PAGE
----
Pavel Nikolayevich Filonov (1883-1941)
Pavel Nikolayevich Filonov was a Russian avant-garde painter, art theorist, and poet.
Filonov was born in Moscow and early orphaned in 1897 he moved to St. Petersburg, where he earned money through embroidery, house painting, restoring buildings and icons, and other tasks such as retouching photographs and making posters and wrappers for goods (a practical apprenticeship he never forgot). From 1908 to 1910, he attended the Academy of Arts, but was expelled in 1910.
Through his art, Pavel Filonov sought to observe and understand the forces that comprise the human existence, both the internal and external factors.He aimed to achieve a systematic knowledge of the world and it's human inhabitants. Filonov's paintings were in effect not mere images with meaning; -- his work went beyond that -- they were manifestations of intellectual concepts, something derived from his theory and ideology. The viewer of the art was to observe a "projective intellect" within the imagery. "A picture suggests to the mind of its viewer a single conclusion, which cannot be translated into words."
After the 1917 revolution, Filonov worked to complete the development of his "analytical painting". The changes in the Russian society brought inspiration to the Futurist artists. Filonov dedicated much of his time and effort to artistic research and creativity, working on his paintings as much as 18 hours a day. In 1925, having found many followers and supporters for his style of expression, he founded a school in Petrograd, which was shut down by the government in 1928, together with all other private artistic and cultural organizations.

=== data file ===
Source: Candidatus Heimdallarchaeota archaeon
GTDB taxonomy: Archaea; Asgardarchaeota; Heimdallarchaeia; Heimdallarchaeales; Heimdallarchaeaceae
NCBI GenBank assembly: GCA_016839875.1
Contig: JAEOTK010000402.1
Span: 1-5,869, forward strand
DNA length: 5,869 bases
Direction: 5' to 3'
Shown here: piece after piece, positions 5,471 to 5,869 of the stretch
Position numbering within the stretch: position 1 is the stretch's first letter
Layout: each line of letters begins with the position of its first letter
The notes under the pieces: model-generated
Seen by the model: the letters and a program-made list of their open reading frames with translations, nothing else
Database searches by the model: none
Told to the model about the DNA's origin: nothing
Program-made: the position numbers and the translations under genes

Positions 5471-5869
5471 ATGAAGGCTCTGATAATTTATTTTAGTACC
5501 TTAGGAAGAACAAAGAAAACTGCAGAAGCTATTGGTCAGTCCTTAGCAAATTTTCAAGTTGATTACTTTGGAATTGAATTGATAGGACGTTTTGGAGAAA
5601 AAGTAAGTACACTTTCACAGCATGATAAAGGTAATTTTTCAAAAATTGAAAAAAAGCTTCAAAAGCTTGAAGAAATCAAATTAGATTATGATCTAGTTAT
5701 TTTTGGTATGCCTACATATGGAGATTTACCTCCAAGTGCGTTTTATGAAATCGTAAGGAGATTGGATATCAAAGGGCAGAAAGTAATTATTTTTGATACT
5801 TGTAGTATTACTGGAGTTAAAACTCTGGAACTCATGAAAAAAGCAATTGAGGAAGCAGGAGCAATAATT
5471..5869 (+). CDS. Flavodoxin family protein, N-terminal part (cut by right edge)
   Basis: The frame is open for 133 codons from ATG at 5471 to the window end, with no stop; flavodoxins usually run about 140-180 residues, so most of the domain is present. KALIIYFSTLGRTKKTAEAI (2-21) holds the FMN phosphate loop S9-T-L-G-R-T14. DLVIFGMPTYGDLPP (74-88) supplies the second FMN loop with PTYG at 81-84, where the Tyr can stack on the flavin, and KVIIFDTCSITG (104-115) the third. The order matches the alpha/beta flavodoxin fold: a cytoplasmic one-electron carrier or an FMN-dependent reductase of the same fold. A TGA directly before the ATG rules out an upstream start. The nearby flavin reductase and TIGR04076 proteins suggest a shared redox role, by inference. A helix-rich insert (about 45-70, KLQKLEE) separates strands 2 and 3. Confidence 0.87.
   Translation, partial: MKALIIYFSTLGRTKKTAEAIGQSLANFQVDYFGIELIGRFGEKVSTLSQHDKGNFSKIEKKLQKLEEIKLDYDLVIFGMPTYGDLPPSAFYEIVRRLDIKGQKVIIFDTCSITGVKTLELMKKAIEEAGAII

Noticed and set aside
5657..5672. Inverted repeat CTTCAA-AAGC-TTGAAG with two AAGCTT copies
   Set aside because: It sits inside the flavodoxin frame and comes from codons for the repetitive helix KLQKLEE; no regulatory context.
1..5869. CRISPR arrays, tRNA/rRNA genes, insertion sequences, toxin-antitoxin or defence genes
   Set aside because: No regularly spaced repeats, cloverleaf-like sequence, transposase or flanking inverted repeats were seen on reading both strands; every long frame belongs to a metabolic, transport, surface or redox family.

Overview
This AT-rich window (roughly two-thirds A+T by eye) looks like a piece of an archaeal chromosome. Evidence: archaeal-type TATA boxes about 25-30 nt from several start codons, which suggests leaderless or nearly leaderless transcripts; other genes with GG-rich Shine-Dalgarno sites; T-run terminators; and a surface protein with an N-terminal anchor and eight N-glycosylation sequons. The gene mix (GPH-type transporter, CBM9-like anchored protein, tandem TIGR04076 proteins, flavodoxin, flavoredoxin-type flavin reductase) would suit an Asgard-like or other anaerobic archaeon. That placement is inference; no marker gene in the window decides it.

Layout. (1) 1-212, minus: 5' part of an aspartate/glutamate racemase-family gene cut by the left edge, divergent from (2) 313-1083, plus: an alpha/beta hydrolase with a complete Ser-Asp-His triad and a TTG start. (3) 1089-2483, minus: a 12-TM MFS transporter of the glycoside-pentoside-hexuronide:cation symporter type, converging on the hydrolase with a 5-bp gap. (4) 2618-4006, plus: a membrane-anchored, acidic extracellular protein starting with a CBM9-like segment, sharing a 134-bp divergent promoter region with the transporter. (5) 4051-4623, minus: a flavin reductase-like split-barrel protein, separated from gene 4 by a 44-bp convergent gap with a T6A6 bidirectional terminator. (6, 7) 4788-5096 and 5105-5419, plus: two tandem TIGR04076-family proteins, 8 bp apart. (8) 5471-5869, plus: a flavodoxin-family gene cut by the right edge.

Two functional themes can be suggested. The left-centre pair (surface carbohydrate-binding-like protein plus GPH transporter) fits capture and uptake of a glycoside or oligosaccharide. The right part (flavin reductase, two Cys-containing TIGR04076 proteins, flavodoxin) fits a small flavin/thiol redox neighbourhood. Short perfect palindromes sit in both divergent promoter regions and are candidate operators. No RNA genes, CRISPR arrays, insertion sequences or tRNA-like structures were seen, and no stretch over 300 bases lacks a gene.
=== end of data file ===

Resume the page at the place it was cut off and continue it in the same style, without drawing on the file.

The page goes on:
In 1929, a large retrospective exhibition of Filonov art was planned at the Russian Museum; however, the Soviet government forbade the exhibition from going forward. From 1932 onward, Filonov literally starved but still refused to sell his works to private collectors. He wanted to give all his works to the Russian Museum as a gift so as to start a Museum of Analytical Realism. He died of starvation on December 3, 1941 during the Nazi Siege of Leningrad (now St. Petersburg).
Most of Filonov's works were saved by his sister Yevdokiya Glebova. She stored the paintings in the Russian Museum's archives and eventually donated them as a gift. For a long time exhibitions of Filonov's work were forbidden. But, eventually, an exhibition took place in Novosibirsk in 1967. In 1988 his works were oficially allowed to be exhibited in the Russian Museum, St. Petersburg. In 1989 and 1990, the first international exhibitions of Filonov's work were held in Paris.
During the period of half-legal status of Filonov's works it was seemingly easy to steal them; however, there was a legend that Filonov's ghost protected his art, and anybody trying to steal his paintings or to smuggle them abroad would soon die, become paralyzed, or have a similar misfortune.
Sources: Wikipedia, www.all-art.org, www.studiotreasure.com